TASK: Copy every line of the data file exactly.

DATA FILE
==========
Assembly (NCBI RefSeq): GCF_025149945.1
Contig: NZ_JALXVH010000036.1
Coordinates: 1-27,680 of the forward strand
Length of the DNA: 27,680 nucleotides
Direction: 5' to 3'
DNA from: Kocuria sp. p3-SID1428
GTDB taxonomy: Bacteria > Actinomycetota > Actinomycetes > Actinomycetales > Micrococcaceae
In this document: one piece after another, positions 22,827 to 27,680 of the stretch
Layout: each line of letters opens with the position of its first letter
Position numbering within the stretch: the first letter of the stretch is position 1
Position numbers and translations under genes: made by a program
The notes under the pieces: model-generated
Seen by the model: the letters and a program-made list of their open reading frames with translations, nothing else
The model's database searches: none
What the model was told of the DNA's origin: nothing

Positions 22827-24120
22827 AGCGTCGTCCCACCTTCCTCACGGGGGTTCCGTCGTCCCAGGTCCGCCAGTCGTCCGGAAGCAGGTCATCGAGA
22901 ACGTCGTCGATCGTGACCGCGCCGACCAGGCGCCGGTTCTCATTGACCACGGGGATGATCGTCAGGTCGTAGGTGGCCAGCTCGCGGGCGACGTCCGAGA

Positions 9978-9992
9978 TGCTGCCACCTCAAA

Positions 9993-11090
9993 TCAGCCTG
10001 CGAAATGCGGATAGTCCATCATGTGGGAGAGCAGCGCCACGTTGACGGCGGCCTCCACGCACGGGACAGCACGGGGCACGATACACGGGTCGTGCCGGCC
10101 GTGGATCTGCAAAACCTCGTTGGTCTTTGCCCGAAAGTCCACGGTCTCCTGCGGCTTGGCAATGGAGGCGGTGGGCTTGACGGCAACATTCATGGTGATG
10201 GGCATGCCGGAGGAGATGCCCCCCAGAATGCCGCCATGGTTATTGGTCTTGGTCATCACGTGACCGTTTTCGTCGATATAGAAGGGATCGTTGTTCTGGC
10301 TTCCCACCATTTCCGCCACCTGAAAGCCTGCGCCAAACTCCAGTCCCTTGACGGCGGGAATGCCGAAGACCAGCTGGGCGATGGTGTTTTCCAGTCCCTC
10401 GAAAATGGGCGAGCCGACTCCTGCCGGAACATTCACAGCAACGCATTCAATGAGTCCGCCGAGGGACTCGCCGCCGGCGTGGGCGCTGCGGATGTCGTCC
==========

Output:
Assembly (NCBI RefSeq): GCF_025149945.1
Contig: NZ_JALXVH010000036.1
Coordinates: 1-27,680 of the forward strand
Length of the DNA: 27,680 nucleotides
Direction: 5' to 3'
DNA from: Kocuria sp. p3-SID1428
GTDB taxonomy: Bacteria > Actinomycetota > Actinomycetes > Actinomycetales > Micrococcaceae
In this document: one piece after another, positions 22,827 to 27,680 of the stretch
Layout: each line of letters opens with the position of its first letter
Position numbering within the stretch: the first letter of the stretch is position 1
Position numbers and translations under genes: made by a program
The notes under the pieces: model-generated
Seen by the model: the letters and a program-made list of their open reading frames with translations, nothing else
The model's database searches: none
What the model was told of the DNA's origin: nothing

Positions 22827-24120
22827 AGCGTCGTCCCACCTTCCTCACGGGGGTTCCGTCGTCCCAGGTCCGCCAGTCGTCCGGAAGCAGGTCATCGAGA
22901 ACGTCGTCGATCGTGACCGCGCCGACCAGGCGCCGGTTCTCATTGACCACGGGGATGATCGTCAGGTCGTAGGTGGCCAGCTCGCGGGCGACGTCCGAGA

Positions 9978-9992
9978 TGCTGCCACCTCAAA

Positions 9993-11090
9993 TCAGCCTG
10001 CGAAATGCGGATAGTCCATCATGTGGGAGAGCAGCGCCACGTTGACGGCGGCCTCCACGCACGGGACAGCACGGGGCACGATACACGGGTCGTGCCGGCC
10101 GTGGATCTGCAAAACCTCGTTGGTCTTTGCCCGAAAGTCCACGGTCTCCTGCGGCTTGGCAATGGAGGCGGTGGGCTTGACGGCAACATTCATGGTGATG
10201 GGCATGCCGGAGGAGATGCCCCCCAGAATGCCGCCATGGTTATTGGTCTTGGTCATCACGTGACCGTTTTCGTCGATATAGAAGGGATCGTTGTTCTGGC
10301 TTCCCACCATTTCCGCCACCTGAAAGCCTGCGCCAAACTCCAGTCCCTTGACGGCGGGAATGCCGAAGACCAGCTGGGCGATGGTGTTTTCCAGTCCCTC
10401 GAAAATGGGCGAGCCGACTCCTGCCGGAACATTCACAGCAACGCATTCAATGAGTCCGCCGAGGGACTCGCCGCCGGCGTGGGCGCTGCGGATGTCGTCC